ESPN writer likens Mormon, Catholic churches to Penn State in Jerry Sandusky abuse case


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  • Mike in Cedar City Cedar City, Utah
    July 13, 2012 6:45 p.m.

    Guilt by association? What is this ESPN writer up to? If he has information about institutionally protected child abusers, and fails to come forward, isn't this the same failing that Penn State officials are accused of? This is just innuendo and some kind of politically motivated smear. If ESPN has some specifics let it come forward. Otherwise the comment needs to be retracted and the reporter reprimanded for rumor mongering.

  • Rick2009 MESA, AZ
    July 13, 2012 7:31 p.m.

    I think that this shows how far college sports and all sports have gone to cater to the winner. I think that maybe BYU does help its players become better men but has the school gotten sucked into the worldly feeling of win at all costs? I don't think anything wrong has happened at BYU. But with all the maneuvering to change conferences, build a bigger stadium etc. where are their real priorities. I also feel that some college coaches are paid way too much, way too much and that leads to the opposite of humility in a lot of cases. You can't tell me a coach is worth more than a math teacher or science teacher. Where are we going with all this, I hate to see it.

  • higv Dietrich, ID
    July 13, 2012 7:43 p.m.

    Business week article less than accurate and does the author realize the true church goes out of its way to keep people accused of sexual abuse away from children.

  • atl134 Salt Lake City, UT
    July 14, 2012 5:49 a.m.

    @Mike in Ceder City
    Have you not noticed the story not too long ago in Utah about a Bishop charged with not reporting a case of abuse?

  • Pendergast SLC, UT
    July 14, 2012 11:18 a.m.

    I don't think guilt by association has anything to do with it. Human behavior can be nasty regardless of religious preferences.

    The thing we are losing sight of is there was a mean spirited article on byu by espn. I thought they were bff's?

  • Fulprae LEHI, UT
    July 14, 2012 11:56 a.m.

    @Mike in Ceder City
    Except that these two situations are not very similar. The bishop issue was not an institutional issue related to a cover up of internal abuse. It was a situation with a bishop who had abuse reported to him and chose not to report it. Breaking a confession confidence can only be done in certain instances. It can be a difficult analysis and if a bishop wasn't informed or sought sufficient help in making a decision, mistakes could be made. That does not always suggest an intentional cover up. In fact, virtually all of those situations happen because of a mistake in understanding legal requirements of when you can and can't disclose.

    Failed reports happen in many different religions and also in psychiatric situations because that line isn't always easy to determine. In other words, covering up for internal abuse and failing to break a legally protected confidence usually have very little in common.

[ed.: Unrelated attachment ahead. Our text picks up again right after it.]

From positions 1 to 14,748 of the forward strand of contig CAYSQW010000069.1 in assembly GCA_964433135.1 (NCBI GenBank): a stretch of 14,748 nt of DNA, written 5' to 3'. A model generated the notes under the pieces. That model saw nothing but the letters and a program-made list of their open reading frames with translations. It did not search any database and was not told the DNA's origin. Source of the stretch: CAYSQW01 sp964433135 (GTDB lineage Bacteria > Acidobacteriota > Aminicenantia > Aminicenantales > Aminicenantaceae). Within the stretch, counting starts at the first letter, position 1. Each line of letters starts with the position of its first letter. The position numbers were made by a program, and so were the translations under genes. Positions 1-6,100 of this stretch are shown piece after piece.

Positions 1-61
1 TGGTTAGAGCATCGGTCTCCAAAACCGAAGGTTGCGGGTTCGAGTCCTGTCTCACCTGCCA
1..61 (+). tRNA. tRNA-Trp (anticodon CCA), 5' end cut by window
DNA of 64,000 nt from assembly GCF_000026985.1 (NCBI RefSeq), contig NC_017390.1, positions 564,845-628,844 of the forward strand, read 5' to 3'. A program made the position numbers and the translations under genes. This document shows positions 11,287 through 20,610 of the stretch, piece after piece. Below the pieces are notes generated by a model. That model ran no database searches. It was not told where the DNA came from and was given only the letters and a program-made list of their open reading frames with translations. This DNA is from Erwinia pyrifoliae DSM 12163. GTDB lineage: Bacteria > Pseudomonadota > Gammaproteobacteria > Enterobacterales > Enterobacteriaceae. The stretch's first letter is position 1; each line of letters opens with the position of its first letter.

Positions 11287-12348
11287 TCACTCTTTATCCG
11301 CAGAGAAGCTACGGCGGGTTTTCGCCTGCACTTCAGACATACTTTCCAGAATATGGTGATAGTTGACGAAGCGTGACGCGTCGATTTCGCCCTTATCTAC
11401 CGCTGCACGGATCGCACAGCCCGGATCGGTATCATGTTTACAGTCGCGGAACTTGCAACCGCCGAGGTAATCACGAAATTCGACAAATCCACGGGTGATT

• kevin4byu Santaquin, UT
    July 14, 2012 2:29 p.m.

    It is interesting to note that the updated story has removed the Mormon reference and has replaced it with the Boy Scouts....hmmmm.

  • Mike in Cedar City Cedar City, Utah
    July 14, 2012 3:03 p.m.

    Atl134. In truth I am not familiar with that incident. I need to check the facts on that case, but Fulprae is probably right. This Bishop's mistake was probably not done for protection of the institution. In in the Mormon Church Bishops have little or no formal training in how to handle these kinds of situations. And they are "lay" leaders and not compensated by the institution. And if that was what the author was talking about he should have said so. His failure to be specific is what made it seem to; be a smear.

  • deseret pete robertson, Wy
    July 14, 2012 5:48 p.m.

    Mormon Bishops are trained on what to do and have ready access to some one to give counsel on these matters -- they only need to read the handbook and follow the guide lines.This is especially true in the last decade. They have a lot more knowledge than they uded to have and the church is very specific as to their actions and responsibility,and in the case of any questio as to that responsibility they ,as I have stated, have easy access to those who can help.However it is an awesome responsibility and they are human and I'm sure mistakes have been made but hopefully not intentional.

  • blooit IDAHO FALLS, ID
    July 15, 2012 8:57 a.m.

    Charges were dropped against that Bishop. Simply not a case of institutional coverup.

  • Kalindra Salt Lake City, Utah
    July 15, 2012 7:12 p.m.

    @ Mike in Cedar City: It is not the author who is covering things up - nor is he making unsupported accusations. His comment also does not necessarily reference the case of the Bishops here in Utah who did not pass on to the authorities accusations of abuse that they had received.

    It is a well documented fact that when allegations of clergy abuse were made to authorities in the Catholic Church, they would move the accused priest to a different parish - with no warning to the new congregation that there had ever been a problem and no discipline of the accused priest. Because of this behavior by the Catholic Church, many new youth were victimized.

    The Catholic Church was as aware of problem as the officials at Penn State - and they took very little action to protect those who should have been protected, choosing instead to protect the perpetrators.

  • Kalindra Salt Lake City, Utah
    July 15, 2012 7:13 p.m.

    The reference to the LDS Church comes from the Washington State LDS Scoutmaster case (and similar cases) - which seems similar in that no action was taken when the abuse was first reported - thereby allowing access to other youth.